By Sid Perkins, Science News
The ozone hole over Antarctica does more than let a little extra ultraviolet light reach ground level: It boosts ocean acidification in the waters surrounding the icy continent and reduces the amount of carbon dioxide emissions those waters can absorb.
Recent research has indicated that the oceans surrounding Antarctica aren’t absorbing nearly as much planet-warming CO2 from the atmosphere as they did in previous decades (SN: 5/26/07, p. 333). In one of those studies, scientists speculated that meteorological effects of the high-altitude ozone hole over Antarctica, including strengthening of winds at sea level, might be to blame. Now, results of computer simulations bolster that notion, researchers report online June 20 in Geophysical Research Letters.
Francis Codron, an atmospheric scientist at the French national center for scientific research, CNRS, in Paris, and his colleagues used climate models to compare two scenarios: one in which the stratosphere over Antarctica had no ozone hole from 1975 to 2004 and one in which the stratosphere had a hole like the one that has actually developed. The researchers ran five simulations for each of the two scenarios, Codron says.
“This is a nice study,” says Jorge Sarmiento, a biogeochemical oceanographer at Princeton University. This team’s ocean-atmosphere simulations are the first to include effects of the ozone hole, he notes.
The average results of the two scenarios differ little from 1975 to 1986.. From 1987 onward, however, wind speeds over the high-latitude southern oceans were higher in the ozone-hole scenario than in the simulations that lacked an ozone hole. Differences between the scenarios became larger with every passing year, the researchers report. In the ozone-hole scenario, wind speeds in some areas were 60 percent higher in 2004 than they had been in 1975.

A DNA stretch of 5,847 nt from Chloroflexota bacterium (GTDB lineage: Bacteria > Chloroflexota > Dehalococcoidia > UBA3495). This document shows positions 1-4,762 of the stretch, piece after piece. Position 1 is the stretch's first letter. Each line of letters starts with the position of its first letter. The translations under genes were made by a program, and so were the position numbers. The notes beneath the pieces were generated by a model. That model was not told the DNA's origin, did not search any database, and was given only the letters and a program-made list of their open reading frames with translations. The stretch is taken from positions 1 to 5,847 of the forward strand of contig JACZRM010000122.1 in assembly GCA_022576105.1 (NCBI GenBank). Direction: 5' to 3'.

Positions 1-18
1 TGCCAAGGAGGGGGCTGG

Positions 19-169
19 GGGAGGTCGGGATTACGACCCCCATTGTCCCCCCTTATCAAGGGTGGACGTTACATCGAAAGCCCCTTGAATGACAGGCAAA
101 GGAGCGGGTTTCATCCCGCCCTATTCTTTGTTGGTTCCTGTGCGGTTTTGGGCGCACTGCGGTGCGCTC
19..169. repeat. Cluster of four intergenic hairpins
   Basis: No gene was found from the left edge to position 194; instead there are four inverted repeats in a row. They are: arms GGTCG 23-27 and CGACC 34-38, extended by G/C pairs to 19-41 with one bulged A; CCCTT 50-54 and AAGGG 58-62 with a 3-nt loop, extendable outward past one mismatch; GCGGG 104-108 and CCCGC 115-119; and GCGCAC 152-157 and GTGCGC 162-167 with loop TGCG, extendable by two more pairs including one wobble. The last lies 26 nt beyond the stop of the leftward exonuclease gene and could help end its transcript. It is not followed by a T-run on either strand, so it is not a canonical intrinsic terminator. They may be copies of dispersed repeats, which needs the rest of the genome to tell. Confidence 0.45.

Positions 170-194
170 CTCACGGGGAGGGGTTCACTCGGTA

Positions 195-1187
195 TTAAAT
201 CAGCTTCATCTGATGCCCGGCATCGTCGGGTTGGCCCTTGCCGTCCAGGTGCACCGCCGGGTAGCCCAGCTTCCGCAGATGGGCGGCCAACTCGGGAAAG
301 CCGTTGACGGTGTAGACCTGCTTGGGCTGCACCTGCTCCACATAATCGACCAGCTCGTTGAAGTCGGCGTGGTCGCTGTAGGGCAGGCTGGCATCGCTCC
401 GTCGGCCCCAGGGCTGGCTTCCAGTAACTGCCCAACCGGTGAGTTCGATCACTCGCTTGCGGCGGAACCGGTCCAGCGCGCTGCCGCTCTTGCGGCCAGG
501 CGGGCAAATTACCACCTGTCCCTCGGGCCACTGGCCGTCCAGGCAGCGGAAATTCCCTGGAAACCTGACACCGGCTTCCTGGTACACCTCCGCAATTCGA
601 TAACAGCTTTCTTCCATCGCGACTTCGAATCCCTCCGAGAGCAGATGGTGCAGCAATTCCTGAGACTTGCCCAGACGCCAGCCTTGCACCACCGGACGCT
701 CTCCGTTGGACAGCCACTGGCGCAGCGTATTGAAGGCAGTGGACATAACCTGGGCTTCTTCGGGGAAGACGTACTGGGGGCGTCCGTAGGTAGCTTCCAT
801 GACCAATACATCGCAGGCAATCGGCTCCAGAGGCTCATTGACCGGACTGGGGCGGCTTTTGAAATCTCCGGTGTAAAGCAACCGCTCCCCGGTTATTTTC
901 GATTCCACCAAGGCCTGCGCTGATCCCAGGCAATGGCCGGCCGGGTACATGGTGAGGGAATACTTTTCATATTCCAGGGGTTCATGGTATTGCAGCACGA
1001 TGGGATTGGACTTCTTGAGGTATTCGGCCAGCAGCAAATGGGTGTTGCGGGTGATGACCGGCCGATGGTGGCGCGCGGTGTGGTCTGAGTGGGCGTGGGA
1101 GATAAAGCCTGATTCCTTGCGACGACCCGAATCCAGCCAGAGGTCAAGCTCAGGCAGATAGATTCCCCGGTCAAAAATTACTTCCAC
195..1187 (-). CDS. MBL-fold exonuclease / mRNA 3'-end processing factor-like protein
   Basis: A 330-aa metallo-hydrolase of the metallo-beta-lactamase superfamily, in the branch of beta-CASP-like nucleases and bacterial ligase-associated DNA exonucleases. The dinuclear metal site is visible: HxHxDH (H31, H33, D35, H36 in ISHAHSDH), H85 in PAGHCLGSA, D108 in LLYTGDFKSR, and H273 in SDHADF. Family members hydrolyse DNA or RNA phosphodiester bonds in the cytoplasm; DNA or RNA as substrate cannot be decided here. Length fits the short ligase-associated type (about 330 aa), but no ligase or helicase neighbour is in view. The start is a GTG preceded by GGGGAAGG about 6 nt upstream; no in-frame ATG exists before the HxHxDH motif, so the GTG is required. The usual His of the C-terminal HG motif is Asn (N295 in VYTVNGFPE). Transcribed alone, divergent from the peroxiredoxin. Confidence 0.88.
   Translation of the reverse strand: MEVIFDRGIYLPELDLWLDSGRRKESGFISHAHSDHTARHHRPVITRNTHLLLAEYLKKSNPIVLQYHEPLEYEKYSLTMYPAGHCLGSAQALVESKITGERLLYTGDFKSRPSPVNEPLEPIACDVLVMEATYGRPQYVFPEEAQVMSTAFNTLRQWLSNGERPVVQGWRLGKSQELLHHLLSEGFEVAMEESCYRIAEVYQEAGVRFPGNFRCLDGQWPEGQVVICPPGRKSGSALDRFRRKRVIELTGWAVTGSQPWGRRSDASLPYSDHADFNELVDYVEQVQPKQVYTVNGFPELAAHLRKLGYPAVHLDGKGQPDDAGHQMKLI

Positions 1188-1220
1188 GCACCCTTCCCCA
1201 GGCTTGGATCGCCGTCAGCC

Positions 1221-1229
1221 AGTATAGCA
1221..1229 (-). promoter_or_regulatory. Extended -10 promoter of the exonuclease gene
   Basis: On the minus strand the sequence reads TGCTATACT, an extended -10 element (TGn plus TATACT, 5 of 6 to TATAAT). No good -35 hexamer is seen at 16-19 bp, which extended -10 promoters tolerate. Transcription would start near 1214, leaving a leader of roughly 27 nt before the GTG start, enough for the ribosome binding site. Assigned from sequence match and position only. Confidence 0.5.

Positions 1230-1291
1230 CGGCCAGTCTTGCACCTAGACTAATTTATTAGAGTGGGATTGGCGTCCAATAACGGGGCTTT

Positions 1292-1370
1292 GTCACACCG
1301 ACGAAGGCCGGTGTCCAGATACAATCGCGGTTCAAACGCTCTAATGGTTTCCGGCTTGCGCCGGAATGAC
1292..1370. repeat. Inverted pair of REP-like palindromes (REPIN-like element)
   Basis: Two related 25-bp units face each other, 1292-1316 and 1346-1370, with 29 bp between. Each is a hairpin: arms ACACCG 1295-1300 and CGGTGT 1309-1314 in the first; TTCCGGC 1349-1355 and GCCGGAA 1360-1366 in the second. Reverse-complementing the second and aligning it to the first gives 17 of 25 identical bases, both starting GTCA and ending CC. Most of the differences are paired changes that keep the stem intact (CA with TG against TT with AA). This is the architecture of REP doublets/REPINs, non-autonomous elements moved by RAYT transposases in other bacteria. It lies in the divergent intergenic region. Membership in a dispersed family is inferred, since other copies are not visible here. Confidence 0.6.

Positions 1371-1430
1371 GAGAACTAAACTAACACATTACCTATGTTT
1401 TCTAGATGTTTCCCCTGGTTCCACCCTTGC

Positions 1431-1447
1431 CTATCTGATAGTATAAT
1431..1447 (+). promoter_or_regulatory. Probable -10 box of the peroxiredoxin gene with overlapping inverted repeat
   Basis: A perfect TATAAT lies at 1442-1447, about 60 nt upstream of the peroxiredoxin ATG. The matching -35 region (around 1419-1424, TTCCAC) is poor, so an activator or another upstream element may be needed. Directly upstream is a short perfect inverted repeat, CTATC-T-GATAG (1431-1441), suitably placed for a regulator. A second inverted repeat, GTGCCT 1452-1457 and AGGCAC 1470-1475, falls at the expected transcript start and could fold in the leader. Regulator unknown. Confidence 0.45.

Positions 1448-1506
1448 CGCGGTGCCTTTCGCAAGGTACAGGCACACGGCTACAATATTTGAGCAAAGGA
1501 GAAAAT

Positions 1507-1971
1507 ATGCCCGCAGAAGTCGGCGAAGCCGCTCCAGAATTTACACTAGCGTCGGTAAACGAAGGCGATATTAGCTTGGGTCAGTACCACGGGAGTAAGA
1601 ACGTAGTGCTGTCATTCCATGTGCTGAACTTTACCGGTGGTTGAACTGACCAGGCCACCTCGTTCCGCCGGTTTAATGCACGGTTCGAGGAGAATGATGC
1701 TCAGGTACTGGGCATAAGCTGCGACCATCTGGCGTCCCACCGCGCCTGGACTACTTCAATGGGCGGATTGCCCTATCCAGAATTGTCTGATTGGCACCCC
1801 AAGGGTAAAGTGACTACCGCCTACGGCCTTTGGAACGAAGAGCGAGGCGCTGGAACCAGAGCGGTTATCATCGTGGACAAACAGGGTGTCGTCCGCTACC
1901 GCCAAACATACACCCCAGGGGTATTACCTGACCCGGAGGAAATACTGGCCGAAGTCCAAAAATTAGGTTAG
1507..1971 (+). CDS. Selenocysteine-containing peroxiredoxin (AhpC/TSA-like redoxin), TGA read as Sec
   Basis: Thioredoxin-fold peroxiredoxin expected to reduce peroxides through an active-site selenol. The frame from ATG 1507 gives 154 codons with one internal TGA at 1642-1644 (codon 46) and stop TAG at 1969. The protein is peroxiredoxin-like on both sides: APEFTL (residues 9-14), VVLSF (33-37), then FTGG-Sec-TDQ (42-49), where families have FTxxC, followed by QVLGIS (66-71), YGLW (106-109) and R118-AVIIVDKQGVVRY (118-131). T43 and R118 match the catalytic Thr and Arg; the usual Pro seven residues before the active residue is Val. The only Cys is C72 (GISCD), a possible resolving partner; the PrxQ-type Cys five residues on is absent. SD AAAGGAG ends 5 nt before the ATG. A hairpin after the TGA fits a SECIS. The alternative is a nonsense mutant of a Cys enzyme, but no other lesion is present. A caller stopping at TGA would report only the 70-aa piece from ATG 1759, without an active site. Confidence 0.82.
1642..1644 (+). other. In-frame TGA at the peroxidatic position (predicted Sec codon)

That increase in wind speeds has triggered a series of real-world effects, Codron suggests. First, the stronger winds stir the surface waters more effectively and boost the upwelling of waters from the deep — waters that include large amounts of dissolved CO2 from the decomposition of ocean life that died and sank to the depths. As the surface waters become more enriched in CO2, they can absorb less carbon dioxide from the atmosphere, explaining the reduced uptake of that gas previously noted by scientists. The simulation suggests that between 1987 and 2004, the southern oceans absorbed about 9 billion metric tons less CO2 than they would have without the ozone hole.
The increased concentrations of dissolved CO2 also boosted the ocean’s acidity in the ozone-hole scenario. Surface water pH dropped — meaning the water became more acidic — by about 0.02 units, about 10 percent of the change measured in oceans since the beginning of the Industrial Revolution.
For the next half century — the period that scientists estimate it will take for the ozone hole to heal itself after banning ozone-destroying chemicals (SN: 12/24/05, p. 418) — reduced CO2 uptake in the southern oceans could exacerbate or speed the effects of climate change globally.